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Thursday, December 14, 2006

Google Patent Search Released

Google released a new search tool called Google Patent Search. With this service, you’re enabled to search through (at the moment) 7 million patents. The United States Patent and Trademark Office also has a search service, but it’s not a really good (with flaky overlong result URLs that don’t make good permalinks*, and a search which just doesn’t find much).

Google’s new search engine on the other works just as you’d expect, quick and simple. For example, I’ve entered amazon one-click in the search box. I’m then presented with a Google-style list result (it’s missing the words “patent search” below the logo, but I guess this will be fixed) showing the title of the patent, the patent number, the date it was filed, and the patent owner. Clicking on this result will take you to an overview page that summarizes the patent and its claims, and allows you to search just within this patent. You’ll also be able to directly view the attached patent drawings, displayed as thumbnails (this is good, because that part was clunky, and partly broken, at too), and check the citations the patent makes, and other patents which reference it.

A “read this patent” button on the other hand will take you directly to a Google Book Search-like full view of the print-version, but displayed as easily accessible web page. There’s no copyright problems here for Google either because patents may be freely reprinted*, though you’ll also be able to go to directly.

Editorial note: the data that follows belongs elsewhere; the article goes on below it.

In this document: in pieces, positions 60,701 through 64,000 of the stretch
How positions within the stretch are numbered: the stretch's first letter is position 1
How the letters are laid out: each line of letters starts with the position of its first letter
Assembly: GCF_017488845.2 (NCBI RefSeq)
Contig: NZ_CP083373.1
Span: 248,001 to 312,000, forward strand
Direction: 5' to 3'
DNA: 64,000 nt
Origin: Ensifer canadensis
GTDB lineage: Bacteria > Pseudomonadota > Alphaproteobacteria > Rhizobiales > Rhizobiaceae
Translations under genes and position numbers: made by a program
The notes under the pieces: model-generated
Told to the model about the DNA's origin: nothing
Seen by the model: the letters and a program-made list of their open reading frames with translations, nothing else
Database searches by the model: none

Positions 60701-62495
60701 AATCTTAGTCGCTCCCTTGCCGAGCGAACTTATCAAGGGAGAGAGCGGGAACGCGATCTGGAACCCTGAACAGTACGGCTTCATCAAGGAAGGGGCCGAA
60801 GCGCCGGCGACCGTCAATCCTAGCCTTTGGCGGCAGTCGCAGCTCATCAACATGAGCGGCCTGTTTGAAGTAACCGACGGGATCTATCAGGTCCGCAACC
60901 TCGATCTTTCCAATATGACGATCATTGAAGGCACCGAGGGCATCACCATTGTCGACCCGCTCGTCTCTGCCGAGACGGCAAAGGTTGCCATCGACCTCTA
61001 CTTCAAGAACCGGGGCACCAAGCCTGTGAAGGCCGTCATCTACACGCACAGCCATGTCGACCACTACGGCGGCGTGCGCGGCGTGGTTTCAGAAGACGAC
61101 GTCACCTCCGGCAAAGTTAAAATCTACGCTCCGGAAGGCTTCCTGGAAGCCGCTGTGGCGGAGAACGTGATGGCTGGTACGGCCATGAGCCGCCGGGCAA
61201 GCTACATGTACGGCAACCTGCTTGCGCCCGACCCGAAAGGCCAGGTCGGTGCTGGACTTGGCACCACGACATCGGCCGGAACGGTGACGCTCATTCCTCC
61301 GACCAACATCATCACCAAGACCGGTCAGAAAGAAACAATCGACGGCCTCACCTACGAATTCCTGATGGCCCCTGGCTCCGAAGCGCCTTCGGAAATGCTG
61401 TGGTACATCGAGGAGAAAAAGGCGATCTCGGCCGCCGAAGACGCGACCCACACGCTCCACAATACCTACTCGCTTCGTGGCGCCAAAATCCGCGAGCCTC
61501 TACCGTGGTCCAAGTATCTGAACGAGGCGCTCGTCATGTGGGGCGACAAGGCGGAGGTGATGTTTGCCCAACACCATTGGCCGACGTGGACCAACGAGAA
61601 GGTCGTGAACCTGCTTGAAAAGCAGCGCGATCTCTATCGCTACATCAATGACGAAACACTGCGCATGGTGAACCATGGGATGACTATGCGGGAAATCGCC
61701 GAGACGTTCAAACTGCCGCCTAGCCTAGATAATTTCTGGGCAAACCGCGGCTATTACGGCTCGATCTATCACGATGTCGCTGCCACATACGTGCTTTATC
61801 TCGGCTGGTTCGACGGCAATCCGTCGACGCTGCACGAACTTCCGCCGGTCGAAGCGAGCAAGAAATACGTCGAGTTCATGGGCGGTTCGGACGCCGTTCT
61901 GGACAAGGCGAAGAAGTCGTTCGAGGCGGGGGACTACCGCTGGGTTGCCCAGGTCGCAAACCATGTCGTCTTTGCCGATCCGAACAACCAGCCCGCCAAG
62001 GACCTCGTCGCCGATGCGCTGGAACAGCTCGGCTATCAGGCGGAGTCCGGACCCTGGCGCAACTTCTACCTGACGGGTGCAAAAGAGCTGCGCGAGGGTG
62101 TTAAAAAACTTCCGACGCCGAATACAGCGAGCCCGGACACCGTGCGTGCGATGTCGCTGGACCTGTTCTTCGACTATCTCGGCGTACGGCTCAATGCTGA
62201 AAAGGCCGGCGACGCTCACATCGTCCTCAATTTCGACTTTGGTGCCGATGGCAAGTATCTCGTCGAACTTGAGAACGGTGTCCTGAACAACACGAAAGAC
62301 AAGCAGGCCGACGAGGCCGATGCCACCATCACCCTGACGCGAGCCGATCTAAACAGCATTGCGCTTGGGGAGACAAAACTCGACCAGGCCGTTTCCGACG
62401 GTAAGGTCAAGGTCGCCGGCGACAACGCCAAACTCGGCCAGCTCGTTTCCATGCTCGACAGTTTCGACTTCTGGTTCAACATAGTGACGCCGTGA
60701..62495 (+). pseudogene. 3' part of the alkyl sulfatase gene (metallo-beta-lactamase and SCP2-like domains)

If you want more search features, the site’s advanced search page lets you find results just by inventor, assignee, title, filing date and so on. Note that you won’t be able to find patents issued over the last few months, or non-US patents, as the Google Patent Search FAQ explains.


The lipstick, patented in 1941.

The system isn’t revolutionary and probably not perfect (for example, sometimes the titles are all upper-case, which makes them harder to read, something which Google might be able to fix – also, I don’t know how successful Google is in ranking more important patents on top), but overall nice. This seems to be one of those obvious in hindsight products, and if you consider that USPTO’s search is powered by Vivisimo as well as MSN, it’s some friendly Microsoft-butt-kicking, too.

*The USPTO even admits as much, saying “the USPTO site is not archival; links may change and material may be removed without warning”, “the USPTO strongly encourages archival or permanent links to the USPTO home page only: (”, and “deep links may bypass critical instructions and notices to customers, causing a support burden for the USPTO as well as inquiries to your own site’s support staff.” Yeah, right, and welcome to the internet.

**USPTO explains, “Copyright law (17 U.S.C. ยง 105) states that all materials created by the United States government are in the public domain.”

[Via Inside Google Book Search and Pacificdave in the forum.]


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